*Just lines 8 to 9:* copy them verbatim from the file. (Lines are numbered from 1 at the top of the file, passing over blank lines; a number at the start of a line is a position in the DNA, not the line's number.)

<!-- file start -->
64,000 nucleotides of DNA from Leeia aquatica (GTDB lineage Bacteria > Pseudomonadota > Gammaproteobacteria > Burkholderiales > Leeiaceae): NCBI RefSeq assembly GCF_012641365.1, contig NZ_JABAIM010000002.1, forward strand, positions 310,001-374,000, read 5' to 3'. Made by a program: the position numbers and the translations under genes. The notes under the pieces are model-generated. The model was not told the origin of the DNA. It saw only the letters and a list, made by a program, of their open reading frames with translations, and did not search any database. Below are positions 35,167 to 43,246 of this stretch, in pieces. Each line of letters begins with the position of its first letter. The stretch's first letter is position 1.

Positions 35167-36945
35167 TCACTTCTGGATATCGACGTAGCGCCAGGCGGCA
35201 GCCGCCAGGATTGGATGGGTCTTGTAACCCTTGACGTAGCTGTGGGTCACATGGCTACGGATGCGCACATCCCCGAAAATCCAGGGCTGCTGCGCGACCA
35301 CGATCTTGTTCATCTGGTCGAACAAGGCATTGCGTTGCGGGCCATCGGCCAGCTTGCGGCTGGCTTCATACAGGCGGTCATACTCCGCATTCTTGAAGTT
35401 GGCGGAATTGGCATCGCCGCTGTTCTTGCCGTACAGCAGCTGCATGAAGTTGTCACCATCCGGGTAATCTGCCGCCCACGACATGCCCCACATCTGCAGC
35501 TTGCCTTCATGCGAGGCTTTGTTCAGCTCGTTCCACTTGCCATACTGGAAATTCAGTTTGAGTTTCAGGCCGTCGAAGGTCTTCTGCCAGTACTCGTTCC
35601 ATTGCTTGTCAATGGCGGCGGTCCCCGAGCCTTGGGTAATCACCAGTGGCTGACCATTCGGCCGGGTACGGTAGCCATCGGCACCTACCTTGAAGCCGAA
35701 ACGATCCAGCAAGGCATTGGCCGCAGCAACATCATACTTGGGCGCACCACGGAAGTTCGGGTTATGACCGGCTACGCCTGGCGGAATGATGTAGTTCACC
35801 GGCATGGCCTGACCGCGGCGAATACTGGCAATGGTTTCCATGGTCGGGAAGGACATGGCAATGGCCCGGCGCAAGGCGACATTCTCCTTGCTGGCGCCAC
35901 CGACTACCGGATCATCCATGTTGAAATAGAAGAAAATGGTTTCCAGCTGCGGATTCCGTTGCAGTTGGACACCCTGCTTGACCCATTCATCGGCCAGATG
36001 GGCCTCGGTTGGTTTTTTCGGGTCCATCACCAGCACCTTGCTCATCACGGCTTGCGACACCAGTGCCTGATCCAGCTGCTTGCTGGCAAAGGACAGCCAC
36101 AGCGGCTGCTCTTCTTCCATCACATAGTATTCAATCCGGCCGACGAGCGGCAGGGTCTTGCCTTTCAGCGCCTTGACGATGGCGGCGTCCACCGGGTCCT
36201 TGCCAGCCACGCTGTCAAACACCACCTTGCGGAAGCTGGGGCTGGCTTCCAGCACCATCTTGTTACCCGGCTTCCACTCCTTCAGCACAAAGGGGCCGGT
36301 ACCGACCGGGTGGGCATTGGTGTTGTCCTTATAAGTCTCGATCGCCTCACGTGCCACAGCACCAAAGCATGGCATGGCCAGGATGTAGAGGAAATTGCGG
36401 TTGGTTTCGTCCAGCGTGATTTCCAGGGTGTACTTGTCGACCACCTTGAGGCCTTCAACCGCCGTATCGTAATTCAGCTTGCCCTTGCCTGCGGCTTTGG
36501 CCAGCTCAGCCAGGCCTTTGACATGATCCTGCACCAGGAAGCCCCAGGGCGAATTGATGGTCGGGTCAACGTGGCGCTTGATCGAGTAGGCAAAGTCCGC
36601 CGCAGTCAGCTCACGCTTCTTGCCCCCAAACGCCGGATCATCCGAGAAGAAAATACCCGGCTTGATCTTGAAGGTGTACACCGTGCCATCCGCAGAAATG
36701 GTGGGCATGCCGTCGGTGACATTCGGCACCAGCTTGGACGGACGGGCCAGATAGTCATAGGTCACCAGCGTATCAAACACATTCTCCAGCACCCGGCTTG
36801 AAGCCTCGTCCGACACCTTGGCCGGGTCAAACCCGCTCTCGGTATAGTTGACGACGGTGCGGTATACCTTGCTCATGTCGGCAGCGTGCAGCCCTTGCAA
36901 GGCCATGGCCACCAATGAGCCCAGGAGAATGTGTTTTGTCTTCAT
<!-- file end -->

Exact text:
35601 ATTGCTTGTCAATGGCGGCGGTCCCCGAGCCTTGGGTAATCACCAGTGGCTGACCATTCGGCCGGGTACGGTAGCCATCGGCACCTACCTTGAAGCCGAA
35701 ACGATCCAGCAAGGCATTGGCCGCAGCAACATCATACTTGGGCGCACCACGGAAGTTCGGGTTATGACCGGCTACGCCTGGCGGAATGATGTAGTTCACC